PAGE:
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Where Americans Still Use the Postal Service the Most, in One Map

North Dakotans like sending mail.

Across the country, people are using the mail less, and the U.S. Postal Service is suffering because of it.

The volume of first class, single-piece mail -- composed of normal letters and other pieces requiring a basic stamp -- declined by a staggering 61 percent between fiscal years 1995 and 2013. In some areas, however, mail is still quite popular.

In Charleston, W.Va., for example, postal customers are mailing virtually as much now as they did 20 years ago. A report from the USPS inspector general this week broke down the declines by city and state.

At the state level, mail usage dropped off the least in North Dakota, where volume fell just 37 percent since fiscal 1995. In Washington, D.C., first-class mail customers have nearly disappeared entirely, with volume declining 87 percent. The IG said the Postal Service should comb through this information to glean how to better target customers.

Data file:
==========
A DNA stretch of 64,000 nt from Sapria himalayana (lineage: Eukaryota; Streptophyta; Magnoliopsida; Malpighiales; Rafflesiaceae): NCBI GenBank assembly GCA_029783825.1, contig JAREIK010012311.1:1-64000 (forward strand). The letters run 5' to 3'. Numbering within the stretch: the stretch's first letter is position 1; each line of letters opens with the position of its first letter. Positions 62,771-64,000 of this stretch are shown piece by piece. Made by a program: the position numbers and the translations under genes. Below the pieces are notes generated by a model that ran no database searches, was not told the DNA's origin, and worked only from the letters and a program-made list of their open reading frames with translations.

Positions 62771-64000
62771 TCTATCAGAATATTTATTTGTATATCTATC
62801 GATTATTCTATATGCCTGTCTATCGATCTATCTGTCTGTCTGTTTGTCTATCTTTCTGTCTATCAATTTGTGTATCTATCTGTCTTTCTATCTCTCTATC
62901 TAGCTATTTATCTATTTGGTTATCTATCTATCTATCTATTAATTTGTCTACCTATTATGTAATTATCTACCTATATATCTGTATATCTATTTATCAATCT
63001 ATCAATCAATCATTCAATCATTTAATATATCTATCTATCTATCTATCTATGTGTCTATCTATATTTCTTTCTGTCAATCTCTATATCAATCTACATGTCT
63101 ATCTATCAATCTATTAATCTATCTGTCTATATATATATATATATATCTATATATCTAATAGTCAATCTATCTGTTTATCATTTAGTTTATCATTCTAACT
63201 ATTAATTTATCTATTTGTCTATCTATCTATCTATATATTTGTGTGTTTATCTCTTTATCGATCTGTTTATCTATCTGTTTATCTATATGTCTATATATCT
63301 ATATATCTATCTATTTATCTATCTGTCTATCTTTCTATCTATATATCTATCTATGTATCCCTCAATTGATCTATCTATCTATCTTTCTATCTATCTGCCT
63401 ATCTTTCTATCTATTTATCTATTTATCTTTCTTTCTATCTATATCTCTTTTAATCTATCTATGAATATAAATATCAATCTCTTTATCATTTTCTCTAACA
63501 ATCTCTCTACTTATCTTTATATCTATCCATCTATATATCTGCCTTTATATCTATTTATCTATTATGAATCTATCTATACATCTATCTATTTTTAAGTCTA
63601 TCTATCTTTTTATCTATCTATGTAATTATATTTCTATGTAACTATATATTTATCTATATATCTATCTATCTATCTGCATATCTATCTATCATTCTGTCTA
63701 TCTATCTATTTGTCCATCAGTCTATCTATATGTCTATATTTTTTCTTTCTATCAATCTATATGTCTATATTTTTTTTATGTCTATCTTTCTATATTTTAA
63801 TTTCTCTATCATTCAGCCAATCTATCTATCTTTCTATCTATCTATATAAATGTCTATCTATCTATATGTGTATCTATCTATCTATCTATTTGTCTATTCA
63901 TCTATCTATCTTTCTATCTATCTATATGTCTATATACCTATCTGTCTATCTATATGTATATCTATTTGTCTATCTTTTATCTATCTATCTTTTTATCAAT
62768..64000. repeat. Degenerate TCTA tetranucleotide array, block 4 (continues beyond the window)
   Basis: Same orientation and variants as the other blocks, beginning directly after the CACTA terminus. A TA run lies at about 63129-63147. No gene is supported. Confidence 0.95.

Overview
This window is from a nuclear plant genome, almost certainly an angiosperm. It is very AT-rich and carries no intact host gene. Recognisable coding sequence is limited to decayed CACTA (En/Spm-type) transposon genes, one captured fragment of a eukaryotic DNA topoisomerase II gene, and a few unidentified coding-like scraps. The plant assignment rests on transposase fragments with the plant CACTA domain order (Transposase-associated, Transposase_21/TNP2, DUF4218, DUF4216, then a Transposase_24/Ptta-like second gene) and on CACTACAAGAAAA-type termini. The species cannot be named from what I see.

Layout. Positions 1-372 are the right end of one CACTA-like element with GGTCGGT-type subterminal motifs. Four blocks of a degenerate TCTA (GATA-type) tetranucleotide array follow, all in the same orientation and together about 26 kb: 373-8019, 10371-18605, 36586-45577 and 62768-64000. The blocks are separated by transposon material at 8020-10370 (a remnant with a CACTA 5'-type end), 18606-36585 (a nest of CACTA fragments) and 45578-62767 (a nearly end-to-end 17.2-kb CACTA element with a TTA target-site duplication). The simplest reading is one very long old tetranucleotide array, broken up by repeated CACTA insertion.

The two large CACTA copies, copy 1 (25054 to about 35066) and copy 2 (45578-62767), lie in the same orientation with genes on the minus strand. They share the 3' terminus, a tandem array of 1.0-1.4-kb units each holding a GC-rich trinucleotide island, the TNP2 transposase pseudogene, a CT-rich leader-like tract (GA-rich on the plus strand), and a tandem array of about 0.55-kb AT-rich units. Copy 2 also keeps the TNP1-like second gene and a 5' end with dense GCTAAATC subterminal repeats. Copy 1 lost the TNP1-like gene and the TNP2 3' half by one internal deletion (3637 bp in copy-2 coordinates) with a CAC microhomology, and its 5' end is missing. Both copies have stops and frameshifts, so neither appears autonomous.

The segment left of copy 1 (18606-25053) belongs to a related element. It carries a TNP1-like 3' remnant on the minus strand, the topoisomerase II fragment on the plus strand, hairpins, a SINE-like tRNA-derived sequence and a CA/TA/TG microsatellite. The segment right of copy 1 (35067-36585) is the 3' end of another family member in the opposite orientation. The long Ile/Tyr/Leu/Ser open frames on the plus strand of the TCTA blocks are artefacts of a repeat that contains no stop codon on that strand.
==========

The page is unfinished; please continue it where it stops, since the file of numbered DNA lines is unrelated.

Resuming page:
“The Postal Service can gain great insight on how to best improve and expand its products and services, illuminating some of its core strengths and weaknesses, through a better understanding of why these trends are occurring,” the IG wrote.

The auditors speculated the demographics of the states might explain the variances. Not surprisingly, households with older “heads of households” consistently used the mail more than their younger counterparts. The rates of decline, however, were similar despite age and other demographic categories.

The IG suggested further examination of the trends to figure out root causes.

The map below identifies the percent decline by state between fiscal 1995 and fiscal 2013, with darker shades representing steeper percentage drops.

(Top image via   / Shutterstock.com)